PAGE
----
Art and Faith, Too

Friday, 26 August 2011

Unknown Artist. Pope John VII. Pinacoteca Vaticana. VATICAN CITY (Roma)

Pope John VII

Unknown Artist

8th century

Pinacoteca Vaticana. Vatican Museums



John VII (circa 650-707) (ruled 705-707) is one of the Popes of Rome labelled as being under the “Byzantine Captivity“. That terminology is asinine… “Byzantine” is a Germanic neologism of the 16th century, to use it for earlier periods is anachronistic, and we Orthodox shouldn’t tolerate its usage amongst us. In any case, Rome was under Imperial (that’s to say, New Roman) rule from 532 to 751, so, it’s natural that the Vasileos/Imperator would approve episcopal elections, just as he did in other parts of the Empire… that’s an integral part of the concept of “Symphonia”. John’s father was the imperial cura palatii urbis Romae, or Administrator of the Palatine Hill; native Romans (Latin-speaking “Italians“, if you will) were an integral part of Imperial society. In like manner, the Popes of Rome were part of the Pentarchy (the five Ancient Patriarchates, the contemporary system of Church governance within the Empire), they had no secular state (no bishop had or has that… the so-called “Papal States” only date from 756, after the collapse of New Roman Imperial (“Byzantine”) authority in Italy), nor were they “rulers” of the Church (let alone “infallible” or having “immediate jurisdiction” over every diocese). Could the papacy return to this primitive state? It could… but I’m not holding my breath waiting for it to happen. Let’s have friendship and good will. Unity? .That’s not possible under present conditions… and all sane people know it.


Tuesday, 30 November 2010

Oratorio di San Pellegrino. Bominaco (Italy). 8th century




Much unmitigated rubbish has been written on the “early church“, both by ecumaniacs and by starry-eyed Anglo-Saxon Orthodox converts. I would observe that there were always serious differences between the Church headed by the Bishop of Rome and Patriarch of the West and the other contemporary Local Churches. Indeed, they were as often out of communion as they were in communion (1054, in fact, was an attempt at reconciliation gone horridly wrong). That being said, there was a common artistic inheritance that stood until the so-called Renaissance. It was a real legacy from Classical antiquity, not the self-conscious imitation that arose in the courts of the Medici princes and the Borgia popes. THAT was the date of the definitive break between the Church and the Roman confession. The vase is smashed… even if it were to be glued back together again, somehow, it would not be the same. That’s the reality that we live with… mistrust all who believe that we can “recapture” the “early church”… we can’t, it’s gone, and that’s all that there is to say on the matter. Nonetheless, goodwill across the border is possible, and we should reach for that. It’s something attainable, after all…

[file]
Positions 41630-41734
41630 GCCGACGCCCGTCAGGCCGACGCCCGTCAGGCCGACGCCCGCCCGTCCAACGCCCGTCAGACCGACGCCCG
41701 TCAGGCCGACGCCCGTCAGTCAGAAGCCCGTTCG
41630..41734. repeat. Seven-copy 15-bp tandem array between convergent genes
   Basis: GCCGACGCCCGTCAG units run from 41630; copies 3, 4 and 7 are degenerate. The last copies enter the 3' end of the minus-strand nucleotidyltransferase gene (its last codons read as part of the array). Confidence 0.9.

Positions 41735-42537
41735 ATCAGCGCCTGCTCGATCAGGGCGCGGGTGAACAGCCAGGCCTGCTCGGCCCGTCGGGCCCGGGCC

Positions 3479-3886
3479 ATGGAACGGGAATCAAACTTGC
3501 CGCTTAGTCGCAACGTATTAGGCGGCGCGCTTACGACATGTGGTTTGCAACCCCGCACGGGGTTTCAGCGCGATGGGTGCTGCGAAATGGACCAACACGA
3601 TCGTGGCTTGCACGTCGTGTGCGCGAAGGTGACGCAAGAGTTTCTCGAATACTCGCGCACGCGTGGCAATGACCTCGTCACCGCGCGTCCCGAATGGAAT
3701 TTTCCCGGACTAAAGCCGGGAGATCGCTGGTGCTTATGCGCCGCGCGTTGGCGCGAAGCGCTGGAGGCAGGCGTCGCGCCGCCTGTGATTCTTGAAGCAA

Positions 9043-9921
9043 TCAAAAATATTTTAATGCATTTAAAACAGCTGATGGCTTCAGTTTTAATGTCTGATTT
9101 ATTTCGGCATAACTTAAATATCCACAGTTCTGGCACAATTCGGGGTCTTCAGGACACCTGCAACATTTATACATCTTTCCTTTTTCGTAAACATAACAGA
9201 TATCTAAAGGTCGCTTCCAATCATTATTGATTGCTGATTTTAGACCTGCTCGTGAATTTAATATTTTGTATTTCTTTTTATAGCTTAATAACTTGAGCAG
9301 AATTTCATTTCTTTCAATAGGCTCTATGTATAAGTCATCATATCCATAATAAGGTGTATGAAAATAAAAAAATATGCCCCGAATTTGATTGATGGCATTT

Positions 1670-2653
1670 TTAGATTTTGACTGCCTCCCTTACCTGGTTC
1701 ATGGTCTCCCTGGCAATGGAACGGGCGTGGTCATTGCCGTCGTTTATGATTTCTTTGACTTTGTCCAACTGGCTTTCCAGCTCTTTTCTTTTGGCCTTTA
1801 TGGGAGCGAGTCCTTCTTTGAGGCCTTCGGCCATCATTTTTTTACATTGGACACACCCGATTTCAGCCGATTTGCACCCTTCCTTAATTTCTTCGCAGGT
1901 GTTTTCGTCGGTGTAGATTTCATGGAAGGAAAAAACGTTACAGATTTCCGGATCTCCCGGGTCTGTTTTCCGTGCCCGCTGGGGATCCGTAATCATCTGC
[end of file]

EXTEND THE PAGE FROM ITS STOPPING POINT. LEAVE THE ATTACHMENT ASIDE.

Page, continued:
Thursday, 15 July 2010

El Greco (Domenikos Theotokopoulos). The Repentant St Maria Magdalene. circa 1577

The Repentant St Maria Magdalene

El Greco (Domenikos Theotokopoulos)

circa 1577

El Greco (Domenikos Theotokopoulos). Christ Carrying the Cross. 1580-85

Christ Carrying the Cross

El Greco (Domenikos Theotokopoulos)


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